Those parts of the Freightliner network that catered for non-maritime traffic came under increasing pressure as domestic traffic volumes dropped. The two main London terminals were vulnerable because the city was too close to the deep-sea ports for the use of rail to be viable.
The decline of Willesden was particularly dramatic - from handling 11 daily Freightliner departures in 1989 its throughput fell rapidly and it faced complete closure in 1992. Stratford lasted a little longer, before its residual business was switched to the maritime terminal at Tilbury in 1994.
Further casualties of the reduced domestic business were Bristol (closed in 1992) and Glasgow Gushetfaulds, whose remaining traffic was transferred to Coatbridge in 1993. In Manchester, the original Trafford Park Freightliner terminal was mothballed in 1993 and its traffic transferred to the adjacent Euroterminal, which would otherwise have stood idle awaiting the start-up of Channel Tunnel intermodal traffic. The fortunes of the two terminals would later be reversed!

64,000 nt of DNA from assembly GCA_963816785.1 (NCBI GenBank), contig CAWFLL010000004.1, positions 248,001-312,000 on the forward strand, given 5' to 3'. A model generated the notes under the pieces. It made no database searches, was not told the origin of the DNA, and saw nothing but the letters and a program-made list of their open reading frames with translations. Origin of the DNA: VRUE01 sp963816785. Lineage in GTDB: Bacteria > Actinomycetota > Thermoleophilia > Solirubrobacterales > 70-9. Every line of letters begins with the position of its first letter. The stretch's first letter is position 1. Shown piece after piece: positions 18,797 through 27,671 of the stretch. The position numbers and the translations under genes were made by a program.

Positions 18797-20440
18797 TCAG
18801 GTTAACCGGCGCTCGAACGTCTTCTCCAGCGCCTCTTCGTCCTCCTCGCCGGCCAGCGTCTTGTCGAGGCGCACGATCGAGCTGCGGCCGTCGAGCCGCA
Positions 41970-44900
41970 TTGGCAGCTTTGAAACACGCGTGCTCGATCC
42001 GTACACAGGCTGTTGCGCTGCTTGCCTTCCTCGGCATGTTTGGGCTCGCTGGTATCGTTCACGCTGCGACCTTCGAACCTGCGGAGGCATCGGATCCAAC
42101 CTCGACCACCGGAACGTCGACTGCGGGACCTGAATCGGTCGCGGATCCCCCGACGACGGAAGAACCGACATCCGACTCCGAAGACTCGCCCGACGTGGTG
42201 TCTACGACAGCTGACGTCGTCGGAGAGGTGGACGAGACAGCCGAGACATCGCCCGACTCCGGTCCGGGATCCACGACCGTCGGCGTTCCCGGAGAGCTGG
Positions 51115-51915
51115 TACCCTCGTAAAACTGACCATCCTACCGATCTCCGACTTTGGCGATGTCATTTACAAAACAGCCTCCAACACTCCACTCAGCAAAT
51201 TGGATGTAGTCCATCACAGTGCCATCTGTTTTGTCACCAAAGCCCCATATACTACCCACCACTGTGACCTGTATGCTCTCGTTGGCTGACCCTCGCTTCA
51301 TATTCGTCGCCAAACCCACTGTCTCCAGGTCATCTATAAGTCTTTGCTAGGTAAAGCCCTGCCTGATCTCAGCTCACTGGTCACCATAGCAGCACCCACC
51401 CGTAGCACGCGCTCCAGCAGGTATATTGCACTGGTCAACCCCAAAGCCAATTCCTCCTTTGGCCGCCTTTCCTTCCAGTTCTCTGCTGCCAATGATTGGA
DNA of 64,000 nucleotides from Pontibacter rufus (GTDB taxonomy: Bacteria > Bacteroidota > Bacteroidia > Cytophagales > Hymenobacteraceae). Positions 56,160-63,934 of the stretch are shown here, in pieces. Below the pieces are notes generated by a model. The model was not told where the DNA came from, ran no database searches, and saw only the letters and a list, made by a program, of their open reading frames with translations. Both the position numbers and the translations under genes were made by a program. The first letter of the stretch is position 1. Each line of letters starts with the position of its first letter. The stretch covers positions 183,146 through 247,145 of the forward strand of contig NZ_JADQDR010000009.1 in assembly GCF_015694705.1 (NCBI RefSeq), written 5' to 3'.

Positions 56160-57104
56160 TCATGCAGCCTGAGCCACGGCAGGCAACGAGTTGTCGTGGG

Despite this rationalisation, Freightliner was still far from being the healthiest part of the BR freight business. The Wisconsin Central-led consortium that would buy most of Britain’s rail freight operations - later to become English Welsh & Scottish Railways (EWS) and eventually part of DB Schenker - stated that it was not interested in Freightliner, despite the possible synergies with Channel Tunnel intermodal traffic.
In the event, it was a brave management buy-out that took ownership of Freightliner on May 25 1996, at a relatively modest price of £5.39 million. The Freightliner brand name was retained (it still encapsulated the business 30 years after its inception), and the new company was officially known as Freightliner (1995) Limited. The Government of the day supported the business by awarding it a £75m Track Access Grant to cover the period up to 2000.